b College of Chemical and Environment Science, Shaanxi University of Technology, Hanzhong, 723001, China
Nowadays, there is a sharper and sharper conflict between intense agricultural production and environmental issues. We all are facing a challenge caused by the detrimental effects resulting from traditional agricultural production. In fact, there has been a trend using some "green pesticide" in management of pest to suppress and control the pest population through mass trapping, attacticides and mating disruption . In this context integrated pest management (IPM), the use of these low-dose substance would reduce the influence to the environment drastically . Normally, the insect pheromone consists of some long-chained aliphatic compounds . For example, the Paulownia bagworm, Cryptothelea variegata, is one of the most destructive forest defoliators widely distributed in Asia-Pacific countries, such as Japan, Korea, India, Indonesia, Thailand, New Zealand and in particular, China. This type of insect is quite difficult to control using common pesticides because its larvae often envelop themselves in a self-constructed bag. In 2006, Gries et al. firstly investigated the composition of the female-produced sex pheromone of C. variegata and identified (S)-2-methylpentan-3-yl-3, 13-dimethylpentadecanoate as a major component . Moreover, the detailed chiral stereochemistry of C3 and C13 was ascertained after a field bioassay of four possible stereoisomers of 2-methylpentan-3-yl-3, 13-dimethylpentadecanoate as attractants to the male Paulownia bagworm . Their forest trial revealed that (3R, 13R)-(S)-2-methylpentan-3-yl-3, 13-dimethylpentadecanoate (1, Fig. 1) exhibited the strongest luring activity to the male Paulownia bagworm . Because of environmental issues, it is becoming increasingly unsustainable to kill pests using traditional, high-toxic pesticides. Obviously, using pheromones to control this kind of pest by luring and trapping would be a promising alternative. In 2010, Mori et al. reported the synthesis of all four of the stereoisomers of (S)-2-methylpentan-3-yl-3, 13-dimethylpentadecanoate starting from the expensive (R)-or (S)-2-methylbutan-1-ol and (R)-or (S)-citronellal using olefin cross metathesis as the key reaction [6a]. Recently, starting from the expensive (S)-propylene oxide, Taguri et al. reported syntheses of a set of four isomers of 1, through a sulfone mediated coupling process as the key step [6b]. As a continuation of our studies on the synthesis of insect pheromones , we have developed a practical route to synthesise this most active pheromone molecule. Herein, we report the efficient, cost-effective asymmetric synthesis of 1.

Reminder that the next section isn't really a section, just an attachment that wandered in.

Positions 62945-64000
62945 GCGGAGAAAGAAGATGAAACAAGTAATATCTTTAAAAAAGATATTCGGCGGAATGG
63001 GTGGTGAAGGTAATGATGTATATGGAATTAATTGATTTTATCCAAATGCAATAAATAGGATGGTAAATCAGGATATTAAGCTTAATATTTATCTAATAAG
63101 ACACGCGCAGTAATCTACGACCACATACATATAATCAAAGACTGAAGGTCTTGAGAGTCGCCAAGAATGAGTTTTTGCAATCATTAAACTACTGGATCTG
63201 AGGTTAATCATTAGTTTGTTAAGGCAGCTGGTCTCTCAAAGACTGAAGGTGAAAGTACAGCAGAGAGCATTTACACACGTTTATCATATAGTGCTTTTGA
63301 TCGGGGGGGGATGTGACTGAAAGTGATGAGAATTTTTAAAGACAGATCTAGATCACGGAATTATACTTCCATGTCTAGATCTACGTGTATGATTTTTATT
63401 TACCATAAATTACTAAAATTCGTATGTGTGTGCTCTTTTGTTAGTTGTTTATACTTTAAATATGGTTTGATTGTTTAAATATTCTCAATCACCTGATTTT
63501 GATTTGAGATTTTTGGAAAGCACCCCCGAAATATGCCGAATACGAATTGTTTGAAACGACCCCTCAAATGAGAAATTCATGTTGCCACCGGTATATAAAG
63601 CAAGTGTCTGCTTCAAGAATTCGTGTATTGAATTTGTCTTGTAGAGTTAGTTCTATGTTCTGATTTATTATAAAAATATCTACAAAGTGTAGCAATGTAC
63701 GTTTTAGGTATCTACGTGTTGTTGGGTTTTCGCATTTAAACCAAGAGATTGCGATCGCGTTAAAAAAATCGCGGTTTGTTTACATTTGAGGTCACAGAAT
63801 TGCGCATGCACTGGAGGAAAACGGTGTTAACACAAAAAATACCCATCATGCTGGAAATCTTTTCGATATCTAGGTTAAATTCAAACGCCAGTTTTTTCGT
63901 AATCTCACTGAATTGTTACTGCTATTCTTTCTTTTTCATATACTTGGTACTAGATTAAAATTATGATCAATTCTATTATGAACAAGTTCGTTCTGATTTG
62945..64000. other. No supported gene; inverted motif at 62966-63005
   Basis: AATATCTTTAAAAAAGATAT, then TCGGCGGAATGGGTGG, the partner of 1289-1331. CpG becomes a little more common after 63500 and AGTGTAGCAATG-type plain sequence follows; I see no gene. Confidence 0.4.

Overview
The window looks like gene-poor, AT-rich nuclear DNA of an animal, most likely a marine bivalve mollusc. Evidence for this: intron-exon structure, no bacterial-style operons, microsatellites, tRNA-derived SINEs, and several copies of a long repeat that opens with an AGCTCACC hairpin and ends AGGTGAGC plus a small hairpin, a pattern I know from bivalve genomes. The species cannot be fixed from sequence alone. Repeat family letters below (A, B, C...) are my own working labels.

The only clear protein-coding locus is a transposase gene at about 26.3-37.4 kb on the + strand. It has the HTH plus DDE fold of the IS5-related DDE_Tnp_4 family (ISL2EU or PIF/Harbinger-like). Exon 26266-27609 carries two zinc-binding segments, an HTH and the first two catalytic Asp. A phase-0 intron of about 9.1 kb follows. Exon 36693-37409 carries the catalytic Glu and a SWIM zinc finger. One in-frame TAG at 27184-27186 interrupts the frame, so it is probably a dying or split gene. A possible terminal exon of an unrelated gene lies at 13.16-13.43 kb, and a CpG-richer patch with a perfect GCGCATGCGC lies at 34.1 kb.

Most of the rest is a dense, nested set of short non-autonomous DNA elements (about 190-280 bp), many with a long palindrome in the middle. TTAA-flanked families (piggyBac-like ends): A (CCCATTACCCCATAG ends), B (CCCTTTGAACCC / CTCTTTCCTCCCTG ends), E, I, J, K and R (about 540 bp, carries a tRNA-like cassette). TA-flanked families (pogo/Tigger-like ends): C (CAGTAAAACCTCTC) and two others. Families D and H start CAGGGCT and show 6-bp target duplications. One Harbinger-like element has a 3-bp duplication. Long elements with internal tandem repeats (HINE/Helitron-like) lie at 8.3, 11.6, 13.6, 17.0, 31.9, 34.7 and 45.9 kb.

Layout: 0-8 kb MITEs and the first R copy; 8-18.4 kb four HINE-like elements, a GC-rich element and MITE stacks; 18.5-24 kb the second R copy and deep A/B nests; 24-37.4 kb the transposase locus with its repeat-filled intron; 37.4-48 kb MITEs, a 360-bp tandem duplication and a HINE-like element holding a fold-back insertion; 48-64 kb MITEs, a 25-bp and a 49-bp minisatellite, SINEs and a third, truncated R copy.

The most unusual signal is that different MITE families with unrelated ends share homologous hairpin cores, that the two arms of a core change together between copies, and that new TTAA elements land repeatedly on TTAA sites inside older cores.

2. Results and discussion
The retrosynthetic analysis is shown in Scheme 1. The target molecular was firstly disconnected from the chiral alcohol. Then, the main chain was dissembled into three parts, a chiral C5 subunit, a C7 subunit and another chiral C5 subunit. Thus, the focus became how to obtain the two chiral methyl subunits and realise the coupling reaction of Csp3--Csp3.
It is well known that chiral oxazolidin-2-one, namely Evans template, can form different steric space effects after protonation, which then give rise to an asymmetric alkylation process . As shown in Scheme 2, the synthesis commenced from n-butyryl chloride, then the (R)-4-benzyloxazolidin-2-one was connected to give compound 3 in an excellent yield. After protonation by fresh prepared LDA and methylation with 3 equiv. of methyl iodide, the chiral induced compound 4 could be afforded in an 85% yield with the d.r. more than 99:1. Compound 4 was subjected to reduction in the presence of lithium borohydride to give chiral alcohol 5 in 93% yield ([α]D25 5.9 (c 1.12, CHCl3), lit.  [α] 5.8 (c 1.09, CHCl3)). Compound 5 could be transformed into compound 6 after PCC oxidation protocol. Thus, the first C5 subunit was obtained. The middle C7 subunit was prepared from 1, 7-heptanediole. It could be transformed into 7-bromo-heptanol selectively in conditions of 40% hydrobromic acid in the presence of catalytic iodine with a Dean-Stark trap. In order to couple with compound 6, the residual hydroxyl group was allowed to be protected by THP (tetrahydropyranyl) ether. Compound 8 was converted to its phosphonium salt with PPh3 in xylene at reflux. The Wittig reaction was allowed to connect two parts in THF, and then the coupled compound was hydrogenated to give 9 in 67% yield in three steps. After a conventional acidic procedure to remove THP ether, the obtained alcohol 9 was transformed into bromide 10 by the combination of CBr4andtriphenylphosphinein87% yield, [α]D25-2.9 (c 2.6, CHCl3).